National tax debate hits home

Newhouse favors, Inslee opposes plan

— Democratic Gov. Jay Inslee and Republican Congressman Dan Newhouse of Sunnyside are on opposite sides of the income tax debate.

Last week, congressional Republicans unveiled a plan to revamp federal income taxes.

“The Republican tax plan is yet another giveaway to the wealthiest taxpayers paid for by the middle class,” Inslee said in a written statement.

“For the first time in more than 30 years, we have the historic opportunity for major reform to the tax code to reduce the burden on American families,” Newhouse said in his own written statement.

Inslee said the proposal to eliminate the state and local sales tax deduction would impact more than 800,000 Washingtonians who use this deduction to reduce their federal tax bill.

“This proposal would increase their federal taxes by hundreds of dollars per year, on average, and it would pressure our state and local governments to slash important services that our communities rely upon, like education, health care and public safety,” he said.

Under the Republican plan, Newhouse said, a typical middle-income family of four that earns the median household income will receive a $1,182 tax cut.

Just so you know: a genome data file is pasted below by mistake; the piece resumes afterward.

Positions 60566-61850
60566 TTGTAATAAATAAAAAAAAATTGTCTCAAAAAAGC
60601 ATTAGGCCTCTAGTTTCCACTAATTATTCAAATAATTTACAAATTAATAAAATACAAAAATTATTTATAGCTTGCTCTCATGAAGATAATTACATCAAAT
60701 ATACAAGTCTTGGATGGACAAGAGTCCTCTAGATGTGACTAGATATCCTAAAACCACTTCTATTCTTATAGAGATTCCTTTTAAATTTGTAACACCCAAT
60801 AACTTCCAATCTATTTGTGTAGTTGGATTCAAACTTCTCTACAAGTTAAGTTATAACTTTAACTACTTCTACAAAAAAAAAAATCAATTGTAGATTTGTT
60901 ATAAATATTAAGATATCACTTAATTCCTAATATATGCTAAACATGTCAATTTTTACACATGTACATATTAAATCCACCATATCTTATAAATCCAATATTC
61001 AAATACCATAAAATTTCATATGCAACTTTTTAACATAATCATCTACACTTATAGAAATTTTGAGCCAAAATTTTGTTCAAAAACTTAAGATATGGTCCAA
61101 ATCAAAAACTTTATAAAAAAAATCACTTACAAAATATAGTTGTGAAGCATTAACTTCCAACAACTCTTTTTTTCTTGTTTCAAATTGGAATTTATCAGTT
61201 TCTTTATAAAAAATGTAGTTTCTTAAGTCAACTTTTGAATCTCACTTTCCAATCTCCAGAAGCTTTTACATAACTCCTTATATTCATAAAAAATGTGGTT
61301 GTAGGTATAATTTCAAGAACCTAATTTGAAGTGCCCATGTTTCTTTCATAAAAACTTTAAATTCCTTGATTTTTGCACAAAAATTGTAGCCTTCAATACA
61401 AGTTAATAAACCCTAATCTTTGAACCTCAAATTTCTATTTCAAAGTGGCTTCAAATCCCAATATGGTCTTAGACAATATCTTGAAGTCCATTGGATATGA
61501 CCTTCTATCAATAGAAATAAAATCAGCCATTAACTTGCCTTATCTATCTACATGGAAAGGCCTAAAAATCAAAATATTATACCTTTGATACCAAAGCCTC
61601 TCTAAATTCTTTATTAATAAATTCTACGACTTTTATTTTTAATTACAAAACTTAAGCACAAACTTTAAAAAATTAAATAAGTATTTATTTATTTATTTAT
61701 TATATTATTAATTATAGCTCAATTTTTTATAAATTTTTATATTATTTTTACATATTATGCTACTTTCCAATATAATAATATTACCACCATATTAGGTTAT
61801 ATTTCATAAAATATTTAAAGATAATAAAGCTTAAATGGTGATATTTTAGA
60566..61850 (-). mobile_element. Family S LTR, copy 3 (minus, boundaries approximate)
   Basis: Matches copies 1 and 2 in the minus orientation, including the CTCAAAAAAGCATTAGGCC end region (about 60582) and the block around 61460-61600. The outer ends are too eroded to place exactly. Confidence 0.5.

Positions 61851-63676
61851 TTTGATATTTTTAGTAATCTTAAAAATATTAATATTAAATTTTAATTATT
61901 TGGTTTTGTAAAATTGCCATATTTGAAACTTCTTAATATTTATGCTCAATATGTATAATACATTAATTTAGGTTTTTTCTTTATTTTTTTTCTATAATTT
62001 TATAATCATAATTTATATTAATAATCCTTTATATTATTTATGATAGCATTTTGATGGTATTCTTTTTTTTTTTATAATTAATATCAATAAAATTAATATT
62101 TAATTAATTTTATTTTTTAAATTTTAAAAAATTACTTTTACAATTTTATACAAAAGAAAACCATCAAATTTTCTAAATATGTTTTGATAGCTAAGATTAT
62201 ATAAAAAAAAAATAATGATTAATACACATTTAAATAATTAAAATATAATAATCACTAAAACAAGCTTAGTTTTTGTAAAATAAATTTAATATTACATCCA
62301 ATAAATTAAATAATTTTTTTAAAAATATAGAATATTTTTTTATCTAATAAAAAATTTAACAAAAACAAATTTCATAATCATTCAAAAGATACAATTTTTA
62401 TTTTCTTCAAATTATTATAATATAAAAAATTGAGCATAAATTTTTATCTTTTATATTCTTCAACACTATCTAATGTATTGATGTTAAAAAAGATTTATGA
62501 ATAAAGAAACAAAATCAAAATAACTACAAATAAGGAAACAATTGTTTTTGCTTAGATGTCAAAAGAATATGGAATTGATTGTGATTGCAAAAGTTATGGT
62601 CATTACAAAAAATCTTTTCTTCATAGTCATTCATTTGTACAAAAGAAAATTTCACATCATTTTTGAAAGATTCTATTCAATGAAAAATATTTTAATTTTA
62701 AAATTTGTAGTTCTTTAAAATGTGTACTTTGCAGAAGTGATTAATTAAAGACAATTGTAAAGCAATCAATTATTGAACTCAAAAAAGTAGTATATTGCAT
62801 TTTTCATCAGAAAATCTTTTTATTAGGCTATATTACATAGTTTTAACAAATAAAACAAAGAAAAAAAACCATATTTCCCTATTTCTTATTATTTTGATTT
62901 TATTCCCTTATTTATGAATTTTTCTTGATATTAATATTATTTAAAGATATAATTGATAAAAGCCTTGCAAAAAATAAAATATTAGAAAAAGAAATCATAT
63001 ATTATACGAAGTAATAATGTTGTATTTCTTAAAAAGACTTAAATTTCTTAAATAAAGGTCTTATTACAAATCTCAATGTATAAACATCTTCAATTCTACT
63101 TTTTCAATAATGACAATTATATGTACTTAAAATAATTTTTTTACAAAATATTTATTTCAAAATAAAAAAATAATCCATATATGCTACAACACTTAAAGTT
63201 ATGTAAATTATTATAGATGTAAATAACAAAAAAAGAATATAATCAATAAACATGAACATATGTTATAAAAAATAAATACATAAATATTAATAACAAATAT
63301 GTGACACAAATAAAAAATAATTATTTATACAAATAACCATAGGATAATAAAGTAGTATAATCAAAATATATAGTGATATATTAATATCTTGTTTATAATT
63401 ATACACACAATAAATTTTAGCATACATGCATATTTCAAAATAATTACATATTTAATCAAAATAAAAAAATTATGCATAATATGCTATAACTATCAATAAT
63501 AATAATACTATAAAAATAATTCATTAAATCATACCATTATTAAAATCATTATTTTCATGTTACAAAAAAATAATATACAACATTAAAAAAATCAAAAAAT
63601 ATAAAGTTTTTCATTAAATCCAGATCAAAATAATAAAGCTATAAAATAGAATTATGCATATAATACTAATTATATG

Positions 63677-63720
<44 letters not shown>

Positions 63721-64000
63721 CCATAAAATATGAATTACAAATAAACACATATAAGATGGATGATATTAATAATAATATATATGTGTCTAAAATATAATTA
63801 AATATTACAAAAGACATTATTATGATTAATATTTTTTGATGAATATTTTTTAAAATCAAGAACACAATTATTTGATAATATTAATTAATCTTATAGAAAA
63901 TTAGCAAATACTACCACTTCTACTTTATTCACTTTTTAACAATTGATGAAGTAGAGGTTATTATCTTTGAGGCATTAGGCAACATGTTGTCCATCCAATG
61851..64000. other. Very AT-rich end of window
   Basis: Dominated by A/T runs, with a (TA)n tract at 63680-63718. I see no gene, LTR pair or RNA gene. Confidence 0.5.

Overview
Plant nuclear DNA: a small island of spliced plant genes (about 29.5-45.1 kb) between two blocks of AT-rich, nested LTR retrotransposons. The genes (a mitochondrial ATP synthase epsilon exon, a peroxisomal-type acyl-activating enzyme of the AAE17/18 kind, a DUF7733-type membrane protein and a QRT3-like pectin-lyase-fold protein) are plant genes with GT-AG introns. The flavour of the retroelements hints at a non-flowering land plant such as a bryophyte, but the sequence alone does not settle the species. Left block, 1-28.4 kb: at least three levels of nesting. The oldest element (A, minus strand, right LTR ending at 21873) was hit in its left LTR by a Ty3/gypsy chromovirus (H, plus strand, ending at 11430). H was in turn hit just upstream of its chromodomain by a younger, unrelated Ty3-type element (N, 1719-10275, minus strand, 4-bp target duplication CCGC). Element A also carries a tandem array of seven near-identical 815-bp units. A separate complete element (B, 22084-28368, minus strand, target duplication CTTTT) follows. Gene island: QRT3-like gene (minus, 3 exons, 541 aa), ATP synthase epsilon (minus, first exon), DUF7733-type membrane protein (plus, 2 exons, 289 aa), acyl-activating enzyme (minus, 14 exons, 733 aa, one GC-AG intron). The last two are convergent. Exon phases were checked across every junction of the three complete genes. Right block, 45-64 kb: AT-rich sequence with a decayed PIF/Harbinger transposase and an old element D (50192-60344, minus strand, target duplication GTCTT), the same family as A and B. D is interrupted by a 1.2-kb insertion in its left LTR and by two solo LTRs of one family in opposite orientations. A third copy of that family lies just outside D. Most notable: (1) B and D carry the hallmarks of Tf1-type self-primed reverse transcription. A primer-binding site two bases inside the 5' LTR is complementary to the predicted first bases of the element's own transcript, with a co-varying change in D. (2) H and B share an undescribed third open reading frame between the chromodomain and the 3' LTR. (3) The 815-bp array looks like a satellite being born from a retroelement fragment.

“Our plan allows American small businesses and corporations to be more competitive and hire more workers,” he said.

Inslee is concerned about the proposed repeal of tax deductions for health care expenses, student loan interest, and other current federal tax benefits that support the middle class and our state’s economy.

“We should all be frustrated that, much like they tried and failed to do in their efforts to repeal health care, Republican leaders plan to jam this bill through Congress without any public input that is essential to shaping thoughtful public policy,” he said.

Newhouse said “the fast facts” about the Republican plan are:

It lowers individual tax rates for low- and middle-income Americans to zero, 12 percent, 25 percent and 35 percent so people can keep more of the money they earn throughout their lives, and continues to maintain 39.6 percent for high-income Americans.

It significantly increases the standard deduction to protect roughly double the amount of what Americans earn each year from taxes – from $6,350 to $12,000 for individuals and $12,700 to $24,000 for married couples.

It expands the Child Tax Credit from $1,000 to $1,600 to help parents with the cost of raising children and providing a credit of $300 for each parent and non-child dependent to help all families with their everyday expenses.

It preserves the home mortgage interest deduction for existing mortgages and maintains the home mortgage interest deduction for newly purchased homes up to $500,000 – providing tax relief to current and aspiring homeowners.

It continues to allow people to write off cost of state and local property taxes up to $10,000.

Inslee doesn’t like any of the plan, especially as he sees the Republicans trying to pass it.

“Congress should reject this proposal and instead join Arizona Senator John McCain in calling for any approach to tax reform to be bipartisan and to follow regular order.”


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